Rugby fan and massage therapist Victoria Mathers got about as close as it’s possible to get to the visiting British and Irish Lions during their recent New Zealand tour.
Victoria has worked in the health and fitness industry for around 30 years – her clinic, Move Well, is in Orewa.
She was taken onto the Lions’ medical team and was one of three therapists who spent three hours massaging 23 players both before and after the two Auckland games.
Victoria works with many NRL teams and rugby union teams, including the Australians, and says the Lions are “the biggest boys” by far. Her role as soft tissue therapist is hard physical work. “Pre-match the players have tight areas, normally their bottoms, calves and hamstrings and, for the props, back, neck and shoulders,” Victoria says. “Most of the massage is done with my whole body and elbow. My massage table is quite large, but the forwards hung off both ends and the sides of it. After three hours you feel as though you’ve done a full day’s work.”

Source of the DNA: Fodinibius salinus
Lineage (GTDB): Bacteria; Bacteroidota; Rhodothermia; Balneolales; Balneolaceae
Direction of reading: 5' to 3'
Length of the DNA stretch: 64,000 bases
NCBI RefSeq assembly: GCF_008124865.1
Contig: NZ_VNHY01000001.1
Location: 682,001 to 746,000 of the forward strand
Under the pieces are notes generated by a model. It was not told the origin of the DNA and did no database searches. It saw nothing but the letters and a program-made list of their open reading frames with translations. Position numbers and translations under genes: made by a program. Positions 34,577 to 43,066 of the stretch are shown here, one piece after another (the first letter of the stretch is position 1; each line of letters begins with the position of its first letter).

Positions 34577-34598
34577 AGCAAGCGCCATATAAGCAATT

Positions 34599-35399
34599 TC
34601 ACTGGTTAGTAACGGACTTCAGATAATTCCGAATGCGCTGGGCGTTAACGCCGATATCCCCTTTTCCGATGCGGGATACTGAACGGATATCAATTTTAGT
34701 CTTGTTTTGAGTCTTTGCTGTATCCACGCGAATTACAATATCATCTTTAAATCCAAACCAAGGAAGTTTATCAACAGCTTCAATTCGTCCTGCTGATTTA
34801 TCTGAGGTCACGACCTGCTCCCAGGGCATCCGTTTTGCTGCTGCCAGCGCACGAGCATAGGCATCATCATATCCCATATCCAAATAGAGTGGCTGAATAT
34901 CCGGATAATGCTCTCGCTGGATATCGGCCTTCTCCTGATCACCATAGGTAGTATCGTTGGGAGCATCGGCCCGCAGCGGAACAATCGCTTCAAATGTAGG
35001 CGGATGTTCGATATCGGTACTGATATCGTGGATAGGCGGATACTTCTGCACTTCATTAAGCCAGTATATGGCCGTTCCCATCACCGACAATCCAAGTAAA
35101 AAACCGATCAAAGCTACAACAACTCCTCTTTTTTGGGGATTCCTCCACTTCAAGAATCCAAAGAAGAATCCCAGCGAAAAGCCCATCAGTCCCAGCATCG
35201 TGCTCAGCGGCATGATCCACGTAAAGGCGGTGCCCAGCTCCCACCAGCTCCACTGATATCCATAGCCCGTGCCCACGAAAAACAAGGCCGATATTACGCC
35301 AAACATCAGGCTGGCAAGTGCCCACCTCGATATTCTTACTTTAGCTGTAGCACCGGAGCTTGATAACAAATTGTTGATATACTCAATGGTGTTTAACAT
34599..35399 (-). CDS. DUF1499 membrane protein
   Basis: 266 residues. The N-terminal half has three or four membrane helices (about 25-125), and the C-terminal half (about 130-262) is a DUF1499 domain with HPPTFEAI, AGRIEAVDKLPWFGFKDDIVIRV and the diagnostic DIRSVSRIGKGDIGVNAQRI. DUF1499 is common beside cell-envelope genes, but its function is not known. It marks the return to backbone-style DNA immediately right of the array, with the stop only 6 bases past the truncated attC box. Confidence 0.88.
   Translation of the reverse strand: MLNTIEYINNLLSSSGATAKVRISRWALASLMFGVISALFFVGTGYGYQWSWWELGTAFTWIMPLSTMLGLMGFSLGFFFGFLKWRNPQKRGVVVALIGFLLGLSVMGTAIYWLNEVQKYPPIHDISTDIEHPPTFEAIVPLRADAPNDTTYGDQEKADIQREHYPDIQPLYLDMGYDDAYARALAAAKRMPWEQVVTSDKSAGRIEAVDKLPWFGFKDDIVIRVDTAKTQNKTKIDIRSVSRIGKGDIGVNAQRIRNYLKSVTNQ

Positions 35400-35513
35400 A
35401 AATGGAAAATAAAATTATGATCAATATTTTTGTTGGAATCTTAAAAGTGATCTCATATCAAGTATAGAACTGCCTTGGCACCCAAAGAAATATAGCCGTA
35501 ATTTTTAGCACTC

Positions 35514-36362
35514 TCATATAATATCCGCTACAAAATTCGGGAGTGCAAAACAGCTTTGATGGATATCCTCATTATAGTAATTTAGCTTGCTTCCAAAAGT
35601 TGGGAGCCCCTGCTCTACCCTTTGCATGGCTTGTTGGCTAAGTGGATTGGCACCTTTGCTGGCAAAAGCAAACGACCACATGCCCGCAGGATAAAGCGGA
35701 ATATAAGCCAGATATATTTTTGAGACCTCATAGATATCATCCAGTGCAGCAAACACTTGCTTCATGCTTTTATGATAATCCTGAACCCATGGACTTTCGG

She says the medical team is always grateful if no one is seriously hurt in a game but there is always a big toll on players’ bodies. “A lot of people don’t see how beaten up they are after a match. There’s a lot of bruising, dislocated thumbs and after the first test, one guy had 11 staple stitches in his head. After a game the players get on my table and I ask what hurts. Quite often the answer is ‘everything’.”
Victoria grew up in Bridgend in Wales and some of the Lions, including captain Sam Warburton, also come from that area. Her passion for rugby began when her father played for Bridgend.
Although she’s now a Kiwi, Victoria gave the Lions her full support – including during the test matches.
“I feel honoured to work with the Lions and, even though I shouldn’t be biased, I am Welsh and of course I support the hand that feeds me!”